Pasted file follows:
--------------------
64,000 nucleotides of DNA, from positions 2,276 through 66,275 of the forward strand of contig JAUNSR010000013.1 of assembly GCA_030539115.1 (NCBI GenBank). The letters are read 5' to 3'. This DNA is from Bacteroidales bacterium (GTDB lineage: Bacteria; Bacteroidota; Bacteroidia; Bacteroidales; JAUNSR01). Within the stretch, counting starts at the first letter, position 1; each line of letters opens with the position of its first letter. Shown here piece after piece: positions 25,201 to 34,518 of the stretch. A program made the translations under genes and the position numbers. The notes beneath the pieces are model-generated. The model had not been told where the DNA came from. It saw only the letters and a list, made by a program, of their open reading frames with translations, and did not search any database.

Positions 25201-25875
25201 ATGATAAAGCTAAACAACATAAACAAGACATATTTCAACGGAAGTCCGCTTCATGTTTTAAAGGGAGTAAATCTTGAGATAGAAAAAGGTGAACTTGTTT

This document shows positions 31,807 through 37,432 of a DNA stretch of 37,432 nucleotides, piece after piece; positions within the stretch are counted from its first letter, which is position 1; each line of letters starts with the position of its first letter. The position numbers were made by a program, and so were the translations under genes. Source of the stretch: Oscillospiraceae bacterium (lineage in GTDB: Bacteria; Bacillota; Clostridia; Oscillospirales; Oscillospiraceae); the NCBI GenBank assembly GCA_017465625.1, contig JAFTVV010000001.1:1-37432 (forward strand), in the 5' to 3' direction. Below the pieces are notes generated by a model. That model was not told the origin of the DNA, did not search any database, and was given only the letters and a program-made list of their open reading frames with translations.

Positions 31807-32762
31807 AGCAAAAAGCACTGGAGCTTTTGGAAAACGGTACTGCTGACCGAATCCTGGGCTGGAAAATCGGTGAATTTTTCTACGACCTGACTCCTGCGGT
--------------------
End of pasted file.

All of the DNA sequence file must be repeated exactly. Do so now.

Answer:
64,000 nucleotides of DNA, from positions 2,276 through 66,275 of the forward strand of contig JAUNSR010000013.1 of assembly GCA_030539115.1 (NCBI GenBank). The letters are read 5' to 3'. This DNA is from Bacteroidales bacterium (GTDB lineage: Bacteria; Bacteroidota; Bacteroidia; Bacteroidales; JAUNSR01). Within the stretch, counting starts at the first letter, position 1; each line of letters opens with the position of its first letter. Shown here piece after piece: positions 25,201 to 34,518 of the stretch. A program made the translations under genes and the position numbers. The notes beneath the pieces are model-generated. The model had not been told where the DNA came from. It saw only the letters and a list, made by a program, of their open reading frames with translations, and did not search any database.

Positions 25201-25875
25201 ATGATAAAGCTAAACAACATAAACAAGACATATTTCAACGGAAGTCCGCTTCATGTTTTAAAGGGAGTAAATCTTGAGATAGAAAAAGGTGAACTTGTTT

This document shows positions 31,807 through 37,432 of a DNA stretch of 37,432 nucleotides, piece after piece; positions within the stretch are counted from its first letter, which is position 1; each line of letters starts with the position of its first letter. The position numbers were made by a program, and so were the translations under genes. Source of the stretch: Oscillospiraceae bacterium (lineage in GTDB: Bacteria; Bacillota; Clostridia; Oscillospirales; Oscillospiraceae); the NCBI GenBank assembly GCA_017465625.1, contig JAFTVV010000001.1:1-37432 (forward strand), in the 5' to 3' direction. Below the pieces are notes generated by a model. That model was not told the origin of the DNA, did not search any database, and was given only the letters and a program-made list of their open reading frames with translations.

Positions 31807-32762
31807 AGCAAAAAGCACTGGAGCTTTTGGAAAACGGTACTGCTGACCGAATCCTGGGCTGGAAAATCGGTGAATTTTTCTACGACCTGACTCCTGCGGT